7. Prepared by M. Umrez & N. Ramanjaneyulu Page 7 role under planning important in skills, knowledge etc. under controlling include Important judgment technique – Delphi, Nominal etc. iv. Utilization: HRP process success is measured in terms of achievement trend, both quantitatively and qualitatively. While quantitative achievement is visible from productivity trend, manpower cost etc. Qualitative achievement is a subjective appraisal on achievement of organizational objectives. MACRO LEVEL MANPOWER PLANNING: It is a manpower planning conducted at the aggregate level like national or state level. Manpower planning at this level is influenced by various uncontrollable factors like demographical changes, legal, political, economical etc. Macro manpower planning is required for the economical development of a country for a long term. Need for HRP at Macro Level: i. Employment-Unemployment Situation: In the present economy the number of educated unemployed is increasing and on the other hand there are acute shortages for a variety of required skills. Therefore an intensive macro level manpower planning can help in this direction in order to bridge the gap between employments –unemployment Scenario. ii. Technological Changes: The rate of change of technologies in production, marketing methods and management techniques has been extensive and rapid in outside world. In order to adopt the change of technology in accordance with global trend, necessitate high degree of extensive Macro level Manpower Planning. iii. Organizational Changes: The turbulent business environment affected by global economic cycle and discontinuities, the nature and pace of changes in organizational environment in terms of its activities and structures affect manpower requirements that require strategic considerations at Macro level. iv. Demographic Changes: The changing profile of the work forces in the economy, in terms of age, sex, literacy level, technical competency and social background have implications for macro level HRP. v. Skill Shortages: There are acute skill shortages in labour market. Unemployment does not mean that the labour market is a buyer’s market. Organizations have generally become more complex and require a wide range of specialist skills that are rare and scarce. These skill gaps can be bridged by proper Macro level Manpower Planning.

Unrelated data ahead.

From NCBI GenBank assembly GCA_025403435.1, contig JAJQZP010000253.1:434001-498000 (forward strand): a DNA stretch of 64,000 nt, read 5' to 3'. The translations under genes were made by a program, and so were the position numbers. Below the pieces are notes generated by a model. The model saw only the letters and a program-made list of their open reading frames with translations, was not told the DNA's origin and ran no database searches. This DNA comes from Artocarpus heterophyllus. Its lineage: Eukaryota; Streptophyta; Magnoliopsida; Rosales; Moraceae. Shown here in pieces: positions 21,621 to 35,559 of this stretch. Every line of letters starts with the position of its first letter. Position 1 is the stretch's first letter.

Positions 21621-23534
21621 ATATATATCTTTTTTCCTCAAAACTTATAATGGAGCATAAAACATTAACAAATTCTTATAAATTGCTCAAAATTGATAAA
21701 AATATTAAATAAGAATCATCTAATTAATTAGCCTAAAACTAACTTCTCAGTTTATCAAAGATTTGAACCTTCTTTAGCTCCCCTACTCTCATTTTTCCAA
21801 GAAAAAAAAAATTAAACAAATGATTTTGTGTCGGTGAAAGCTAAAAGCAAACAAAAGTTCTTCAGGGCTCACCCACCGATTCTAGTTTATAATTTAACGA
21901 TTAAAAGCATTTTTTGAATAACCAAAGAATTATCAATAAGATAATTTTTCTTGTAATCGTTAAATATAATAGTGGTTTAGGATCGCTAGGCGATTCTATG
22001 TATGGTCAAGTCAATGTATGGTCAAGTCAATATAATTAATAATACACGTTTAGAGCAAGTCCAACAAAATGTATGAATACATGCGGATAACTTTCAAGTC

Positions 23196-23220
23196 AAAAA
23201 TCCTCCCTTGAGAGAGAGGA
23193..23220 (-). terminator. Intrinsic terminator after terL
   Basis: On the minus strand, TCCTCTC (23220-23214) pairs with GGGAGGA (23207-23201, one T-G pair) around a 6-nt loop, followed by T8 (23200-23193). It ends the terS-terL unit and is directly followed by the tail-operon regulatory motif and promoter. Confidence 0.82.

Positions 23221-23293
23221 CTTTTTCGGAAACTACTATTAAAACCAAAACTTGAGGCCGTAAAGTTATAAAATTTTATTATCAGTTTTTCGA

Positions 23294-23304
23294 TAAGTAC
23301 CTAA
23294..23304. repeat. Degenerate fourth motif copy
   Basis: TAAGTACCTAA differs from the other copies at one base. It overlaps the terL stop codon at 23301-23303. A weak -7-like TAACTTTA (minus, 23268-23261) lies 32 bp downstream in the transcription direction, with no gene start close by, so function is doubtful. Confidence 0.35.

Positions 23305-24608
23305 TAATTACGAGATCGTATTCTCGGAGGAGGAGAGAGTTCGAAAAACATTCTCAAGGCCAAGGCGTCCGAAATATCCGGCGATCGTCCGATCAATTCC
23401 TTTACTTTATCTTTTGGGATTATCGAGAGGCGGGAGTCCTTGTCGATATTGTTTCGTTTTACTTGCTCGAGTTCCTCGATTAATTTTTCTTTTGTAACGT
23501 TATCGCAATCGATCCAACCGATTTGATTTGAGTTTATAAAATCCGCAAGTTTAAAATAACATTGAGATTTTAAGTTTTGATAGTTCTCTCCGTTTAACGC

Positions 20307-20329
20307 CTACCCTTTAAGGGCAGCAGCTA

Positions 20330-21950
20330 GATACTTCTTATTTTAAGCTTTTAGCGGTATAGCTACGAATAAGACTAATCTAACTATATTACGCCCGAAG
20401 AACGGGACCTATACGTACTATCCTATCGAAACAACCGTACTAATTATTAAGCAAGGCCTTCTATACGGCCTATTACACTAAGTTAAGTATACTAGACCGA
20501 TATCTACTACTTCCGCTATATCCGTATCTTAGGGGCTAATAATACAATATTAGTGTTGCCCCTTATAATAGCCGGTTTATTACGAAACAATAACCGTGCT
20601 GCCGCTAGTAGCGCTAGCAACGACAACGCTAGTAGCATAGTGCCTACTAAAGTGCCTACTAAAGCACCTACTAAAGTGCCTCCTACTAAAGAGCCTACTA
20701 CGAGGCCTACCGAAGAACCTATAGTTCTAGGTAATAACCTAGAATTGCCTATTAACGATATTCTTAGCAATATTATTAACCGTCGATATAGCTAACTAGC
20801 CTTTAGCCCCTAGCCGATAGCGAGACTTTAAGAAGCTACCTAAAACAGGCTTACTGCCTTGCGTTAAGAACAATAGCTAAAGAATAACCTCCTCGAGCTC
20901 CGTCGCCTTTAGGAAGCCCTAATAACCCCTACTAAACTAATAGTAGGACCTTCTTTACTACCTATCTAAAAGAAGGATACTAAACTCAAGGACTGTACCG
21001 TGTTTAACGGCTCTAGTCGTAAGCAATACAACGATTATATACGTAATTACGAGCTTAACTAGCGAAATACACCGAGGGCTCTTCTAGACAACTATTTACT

8. Prepared by M. Umrez & N. Ramanjaneyulu Page 8 vi. Government legislation: Macro level manpower planning must go hand in hand in a very systematic way in accordance with Government control and changes in legislation. vii. Lead Time: The long lead time is the gestation period required to provide education and training and deployment of the employees to handle new knowledge and skills successfully can be avoided by Macro level Manpower Planning. The development at this level will takes place through population planning and control, literacy and education, health and medical care and housing etc., A. Population planning and control: To enforce control over population explosion to avert economic imbalances, population planning and control measures have been initiated at macro level. Unless such control is enforced in a planned manner, no amount of institutional support can sustain this resulting in generation of unproductive population which will remain a drain on the national resource. Ex: Government of India has adopted National Population Policy (2000) to stabilize population. B. Literacy and education: The development of human resources will takes place when the illiteracy rate is reduced and the all the individuals should have minimum education. This level of education can be possible with the support of public and private sectors. This can be achieved by right direction i.e, from focusing from primary education (standard V) to secondary education, higher education and university level, technological, vocational education, adult education. The educational development of human resources reflects the development at aggregate level. Ex: Government of India adopted the National policy of education, 1986. C. Health and medical care: The quality of work life of individuals of a society depends on health and medical facilities. The individuals at macro level should get the health related activities such as water supply, sanitation etc. The provision of medical facilities should be increased to avoid the dangerous diseases like malaria, leprosy, blindness, AIDS, cancer etc. D. Housing: The infrastructure of a society will shows the development of human resources. The basic objective of this is to provide sustainable development to the human resources with public and private participation.